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Manportable Radio System Combines Night Sight and Sound

April 1, 2014
By Robert K. Ackerman
E-mail About the Author

Seeing is believing when headquarters can view what a soldier is describing.

  • Three soldiers from different forces are equipped with the Integrated Soldier System (ISS) that links the i-Aware TM-NVG night vision system with the SpearNet radio. Combining night vision with radio communications allows warfighters to send real-time battlefield imagery back to their headquarters as well as receive other situational awareness imagery and information from their commands.
     Three soldiers from different forces are equipped with the Integrated Soldier System (ISS) that links the i-Aware TM-NVG night vision system with the SpearNet radio. Combining night vision with radio communications allows warfighters to send real-time battlefield imagery back to their headquarters as well as receive other situational awareness imagery and information from their commands.
  • At the heart of the standard ISS is the 1.5-pound Exelis SpearNet radio. Other military radios also can be adapted to an ISS configuration.
     At the heart of the standard ISS is the 1.5-pound Exelis SpearNet radio. Other military radios also can be adapted to an ISS configuration.
  • When networked in the ISS, the i-Aware TM-NVG night vision system can send imagery in real time back to headquarters, and it also can receive imagery or data from headquarters for display in the warfighter's eyepiece.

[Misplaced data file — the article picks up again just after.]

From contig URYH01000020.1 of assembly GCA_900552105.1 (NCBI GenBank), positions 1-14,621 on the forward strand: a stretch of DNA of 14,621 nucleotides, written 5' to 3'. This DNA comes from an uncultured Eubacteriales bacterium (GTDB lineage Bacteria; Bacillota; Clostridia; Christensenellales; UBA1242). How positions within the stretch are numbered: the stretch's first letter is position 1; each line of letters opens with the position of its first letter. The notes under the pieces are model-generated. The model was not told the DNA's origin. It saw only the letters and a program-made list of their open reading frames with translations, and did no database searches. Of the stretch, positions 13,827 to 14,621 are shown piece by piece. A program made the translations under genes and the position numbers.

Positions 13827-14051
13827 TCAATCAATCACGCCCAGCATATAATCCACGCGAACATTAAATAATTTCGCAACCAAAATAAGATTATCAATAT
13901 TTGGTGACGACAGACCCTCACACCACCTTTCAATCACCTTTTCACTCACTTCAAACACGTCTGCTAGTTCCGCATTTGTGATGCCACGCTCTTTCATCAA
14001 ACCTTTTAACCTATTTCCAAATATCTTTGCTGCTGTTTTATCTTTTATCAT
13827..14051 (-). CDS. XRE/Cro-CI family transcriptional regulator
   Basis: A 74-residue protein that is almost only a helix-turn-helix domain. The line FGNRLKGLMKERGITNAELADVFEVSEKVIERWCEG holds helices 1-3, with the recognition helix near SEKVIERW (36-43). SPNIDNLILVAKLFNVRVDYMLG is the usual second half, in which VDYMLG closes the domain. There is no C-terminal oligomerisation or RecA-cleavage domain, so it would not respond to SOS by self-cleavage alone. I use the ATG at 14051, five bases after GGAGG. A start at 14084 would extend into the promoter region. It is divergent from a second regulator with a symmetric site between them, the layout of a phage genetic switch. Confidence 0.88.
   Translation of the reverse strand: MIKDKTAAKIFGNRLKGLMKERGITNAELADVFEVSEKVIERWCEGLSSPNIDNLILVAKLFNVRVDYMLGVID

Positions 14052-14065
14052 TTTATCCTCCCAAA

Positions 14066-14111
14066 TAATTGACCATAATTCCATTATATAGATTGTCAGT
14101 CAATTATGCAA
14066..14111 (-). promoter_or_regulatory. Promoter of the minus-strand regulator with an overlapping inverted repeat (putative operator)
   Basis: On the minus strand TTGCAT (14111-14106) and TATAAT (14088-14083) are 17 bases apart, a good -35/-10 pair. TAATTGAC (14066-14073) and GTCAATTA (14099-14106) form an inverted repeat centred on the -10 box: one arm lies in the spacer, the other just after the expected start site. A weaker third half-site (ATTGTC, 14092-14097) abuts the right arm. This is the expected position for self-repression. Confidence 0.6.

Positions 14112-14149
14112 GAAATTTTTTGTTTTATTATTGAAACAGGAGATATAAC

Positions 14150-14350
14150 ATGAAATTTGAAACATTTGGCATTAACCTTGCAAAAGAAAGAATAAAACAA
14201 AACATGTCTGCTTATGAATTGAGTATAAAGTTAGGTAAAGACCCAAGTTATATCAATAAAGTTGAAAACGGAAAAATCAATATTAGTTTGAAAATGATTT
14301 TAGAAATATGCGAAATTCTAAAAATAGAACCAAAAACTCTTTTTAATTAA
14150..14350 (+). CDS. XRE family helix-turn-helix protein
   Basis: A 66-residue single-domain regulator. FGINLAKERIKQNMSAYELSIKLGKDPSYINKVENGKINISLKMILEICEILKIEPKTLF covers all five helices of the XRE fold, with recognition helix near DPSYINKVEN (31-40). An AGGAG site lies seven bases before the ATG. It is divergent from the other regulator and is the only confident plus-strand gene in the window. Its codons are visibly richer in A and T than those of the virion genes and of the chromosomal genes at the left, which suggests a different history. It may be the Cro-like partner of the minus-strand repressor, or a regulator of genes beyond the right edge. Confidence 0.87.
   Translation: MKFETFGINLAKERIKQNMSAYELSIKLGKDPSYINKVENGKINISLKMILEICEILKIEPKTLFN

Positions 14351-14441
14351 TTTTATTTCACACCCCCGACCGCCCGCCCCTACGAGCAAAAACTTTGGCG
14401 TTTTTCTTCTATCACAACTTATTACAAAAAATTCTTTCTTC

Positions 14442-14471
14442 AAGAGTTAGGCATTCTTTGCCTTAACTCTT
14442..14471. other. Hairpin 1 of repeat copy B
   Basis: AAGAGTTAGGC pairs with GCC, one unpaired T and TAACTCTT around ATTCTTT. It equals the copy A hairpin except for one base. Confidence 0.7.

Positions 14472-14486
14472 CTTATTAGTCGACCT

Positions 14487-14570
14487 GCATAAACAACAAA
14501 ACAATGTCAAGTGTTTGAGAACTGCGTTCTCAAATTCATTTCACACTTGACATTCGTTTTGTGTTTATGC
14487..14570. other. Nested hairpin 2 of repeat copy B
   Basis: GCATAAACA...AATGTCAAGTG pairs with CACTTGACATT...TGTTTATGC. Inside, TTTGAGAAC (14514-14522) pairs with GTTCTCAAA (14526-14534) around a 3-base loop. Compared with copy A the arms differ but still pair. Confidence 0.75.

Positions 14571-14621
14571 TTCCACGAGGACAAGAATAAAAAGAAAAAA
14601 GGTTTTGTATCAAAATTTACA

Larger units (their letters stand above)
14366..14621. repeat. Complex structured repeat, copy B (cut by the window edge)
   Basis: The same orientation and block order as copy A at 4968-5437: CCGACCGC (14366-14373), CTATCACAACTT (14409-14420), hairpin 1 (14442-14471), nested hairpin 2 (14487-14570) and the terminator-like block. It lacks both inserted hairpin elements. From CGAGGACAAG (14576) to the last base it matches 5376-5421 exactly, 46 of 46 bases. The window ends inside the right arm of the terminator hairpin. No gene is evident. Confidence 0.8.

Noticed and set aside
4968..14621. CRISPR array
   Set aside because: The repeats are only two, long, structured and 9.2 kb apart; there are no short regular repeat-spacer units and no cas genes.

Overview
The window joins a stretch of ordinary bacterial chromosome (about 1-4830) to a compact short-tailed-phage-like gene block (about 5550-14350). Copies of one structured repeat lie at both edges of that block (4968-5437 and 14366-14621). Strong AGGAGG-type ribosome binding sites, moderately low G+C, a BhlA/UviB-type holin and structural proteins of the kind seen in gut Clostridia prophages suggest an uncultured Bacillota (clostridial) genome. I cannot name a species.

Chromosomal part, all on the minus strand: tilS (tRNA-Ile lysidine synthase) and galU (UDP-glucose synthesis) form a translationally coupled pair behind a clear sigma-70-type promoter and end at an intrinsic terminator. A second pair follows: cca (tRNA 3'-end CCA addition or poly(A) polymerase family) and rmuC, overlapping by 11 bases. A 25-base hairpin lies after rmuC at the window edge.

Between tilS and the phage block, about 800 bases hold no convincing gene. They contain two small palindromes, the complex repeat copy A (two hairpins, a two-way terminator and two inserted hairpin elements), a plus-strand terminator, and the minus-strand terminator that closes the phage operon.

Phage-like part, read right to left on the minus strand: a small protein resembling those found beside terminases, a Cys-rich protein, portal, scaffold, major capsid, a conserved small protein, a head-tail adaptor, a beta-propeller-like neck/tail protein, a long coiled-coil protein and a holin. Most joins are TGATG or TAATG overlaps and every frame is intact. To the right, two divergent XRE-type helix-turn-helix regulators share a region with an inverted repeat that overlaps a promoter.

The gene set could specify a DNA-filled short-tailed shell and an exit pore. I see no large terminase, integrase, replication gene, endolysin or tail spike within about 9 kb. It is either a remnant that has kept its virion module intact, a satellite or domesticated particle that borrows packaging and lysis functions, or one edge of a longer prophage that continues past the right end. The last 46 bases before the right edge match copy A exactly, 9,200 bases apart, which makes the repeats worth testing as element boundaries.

When networked in the ISS, the i-Aware TM-NVG night vision system can send imagery in real time back to headquarters, and it also can receive imagery or data from headquarters for display in the warfighter's eyepiece.

Warfighters on foot equipped with night vision systems now can give their commanders a real-time glimpse of what they’re seeing in the field. A new system that combines a portable radio with night vision goggles allows the optical imagery to be captured and sent across the same radio channels used for voice and data communications.

Each piece of hardware—the portable radio and the night vision system—is in service with the armed forces of several countries around the world. Engineers basically combined the two functions to produce a single system that allows commanders to remotely view a night scene from the warfighter’s eye view accompanied with geolocation information.

Known as the Individual Soldier System (ISS) and manufactured by Exelis Incorporated, the new system combines a software suite with existing hardware. These three major subsystems generate a two-way imaging capability that also allows the warfighter to view imagery relayed by headquarters.